Community & Environment Growing Hamilton

Summary of April Community, Services and Environment Committee meeting

Hamilton's Indian Char Bagh Garden

An exciting draft plan to develop Hamilton Gardens will be formally put out for public consultation following the April meeting of Hamilton City Council’s Community, Services and Environment Committee.

The approval of public consultation materials on the Draft Hamilton Gardens Management Plan was a key item at yesterday’s meeting, with public feedback set to be sought from 8 April over a two-month period. Detailed information on the consultation opportunities will be announced next week.

A revised version of the Council’s Event Sponsorship Policy due was presented to the Committee and was recommended to the Council to adopt. Staff did not identify any need for major changes, bar some minor wording amendments. The policy focusses on events which give the city exposure beyond Hamilton, and the total fund is $392,846 for the 2019/2020 financial year.

Creative Waikato Chief Executive Sarah Nathan presented the State of the Arts Report 2019, noting 78% of people in the region are engaged in the arts – either directly as participants or as audience/supporters. She pointed to Creative Waikato’s strong relationship and reputation with Creative New Zealand, and jump of 126% in arts funding over the five years from 2013 to 2018. The Committee requested a staff report, next month, on the Annual Scorecard on the achievement from the Arts Agenda, a Council strategy.

The Committee also passed a recommendation the Council to adopt the Hamilton City Council Play Strategy, a replacement for the Active Hamilton Strategy retired by the Council in 2016. The new strategy reaffirms the Council’s vital role in providing sport and recreation facilities across the city, through its significant land holdings and aspiration to improve the wellbeing of Hamiltonians. The term “play”, and the strategy itself, cover organised sport and informal/casual recreation – a full range of activity across the community – and will span numerous council operations. The strategy will also inform staff prioritisation of projects and programmes, and assist the Mayor and Councillors in making decisions in the 2021-2031 10-Year Plan. Sport Waikato and Sport New Zealand were directly involved in developing the strategy, and community engagement also occurred.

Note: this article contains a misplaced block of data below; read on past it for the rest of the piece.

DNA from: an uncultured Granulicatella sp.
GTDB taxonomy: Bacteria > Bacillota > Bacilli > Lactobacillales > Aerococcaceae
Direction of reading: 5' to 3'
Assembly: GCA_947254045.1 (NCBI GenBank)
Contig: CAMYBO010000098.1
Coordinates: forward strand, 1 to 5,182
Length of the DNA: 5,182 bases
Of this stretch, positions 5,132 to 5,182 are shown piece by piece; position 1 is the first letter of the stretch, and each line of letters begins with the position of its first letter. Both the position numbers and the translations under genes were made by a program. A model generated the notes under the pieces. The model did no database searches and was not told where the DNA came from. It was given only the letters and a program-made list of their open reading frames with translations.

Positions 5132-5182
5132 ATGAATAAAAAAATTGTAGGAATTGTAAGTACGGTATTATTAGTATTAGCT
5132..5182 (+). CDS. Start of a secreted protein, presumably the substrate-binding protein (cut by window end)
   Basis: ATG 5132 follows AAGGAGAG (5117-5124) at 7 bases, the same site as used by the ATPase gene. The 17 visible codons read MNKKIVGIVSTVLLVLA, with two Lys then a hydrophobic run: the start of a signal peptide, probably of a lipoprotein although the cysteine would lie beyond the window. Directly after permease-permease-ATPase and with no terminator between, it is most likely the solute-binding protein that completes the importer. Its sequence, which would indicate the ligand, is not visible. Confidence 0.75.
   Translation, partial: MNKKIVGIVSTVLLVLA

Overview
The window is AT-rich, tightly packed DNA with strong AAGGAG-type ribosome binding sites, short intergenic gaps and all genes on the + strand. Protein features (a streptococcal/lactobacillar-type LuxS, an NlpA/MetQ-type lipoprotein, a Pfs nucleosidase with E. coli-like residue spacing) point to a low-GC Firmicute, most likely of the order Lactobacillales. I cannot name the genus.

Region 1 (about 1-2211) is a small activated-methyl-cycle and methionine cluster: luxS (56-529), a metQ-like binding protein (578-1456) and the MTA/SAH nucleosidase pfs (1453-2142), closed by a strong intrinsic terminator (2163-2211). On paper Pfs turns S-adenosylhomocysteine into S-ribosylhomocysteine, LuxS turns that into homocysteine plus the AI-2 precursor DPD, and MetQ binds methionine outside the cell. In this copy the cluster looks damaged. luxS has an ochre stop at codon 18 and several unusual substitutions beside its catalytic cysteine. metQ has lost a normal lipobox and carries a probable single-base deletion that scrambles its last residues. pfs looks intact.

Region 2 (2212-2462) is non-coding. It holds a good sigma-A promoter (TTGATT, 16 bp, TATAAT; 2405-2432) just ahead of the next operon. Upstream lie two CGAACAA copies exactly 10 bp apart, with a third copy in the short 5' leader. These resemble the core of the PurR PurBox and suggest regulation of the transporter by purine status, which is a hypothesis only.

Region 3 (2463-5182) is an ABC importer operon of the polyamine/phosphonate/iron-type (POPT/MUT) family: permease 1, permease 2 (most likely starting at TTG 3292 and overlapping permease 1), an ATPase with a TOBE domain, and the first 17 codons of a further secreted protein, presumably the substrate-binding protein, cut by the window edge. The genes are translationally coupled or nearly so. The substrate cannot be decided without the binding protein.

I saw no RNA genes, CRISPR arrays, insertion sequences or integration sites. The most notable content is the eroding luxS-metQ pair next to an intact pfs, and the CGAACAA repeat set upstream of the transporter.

A report on the Community and Social Development Team’s Ethnic Development Outcomes outlined the work of staff who are directly involved with a range of ethnic community stakeholder organisations. The report also provided an overview of how the Council could attain the Welcoming Communities Standards – a new multi-agency project which aims to ensure connectedness and prosperity for newcomers to cities across the country. Staff recently conducted a survey on how newcomers perceived Hamilton and whether it was a welcoming city for those arriving, and have engaged with ethnic community stakeholders who have signalled a desire to see Hamilton progress towards Welcoming Communities standards.

In an update from the River Plan Taskforce – which combines councillors and staff – the need for an updated 20-year vision for the central city was identified, along with sufficient detail on public projects to inform deliberations during the next 10-Year Plan. The Committee recommended to the Council a River Plan Taskforce proposal for $200,000 operational funding for this work be included in preparation of the 2019/2020 Annual Plan budgets.

The General Manager’s Report from Deputy CE Lance Vervoort outlined funding applications for several projects across the city.  The report also included an update on a Regional Library Service feasibility study, completed by the Waikato District Council in consultation with other councils, as well as an update on the development of the Council’s Biodiversity Strategy.

In her Chair’s Report, Cr Paula Southgate covered a range of topics, including arts and cultural events in the city, and also the tragic events in Christchurch last month and the need to take care of our ethnic and disabled communities.

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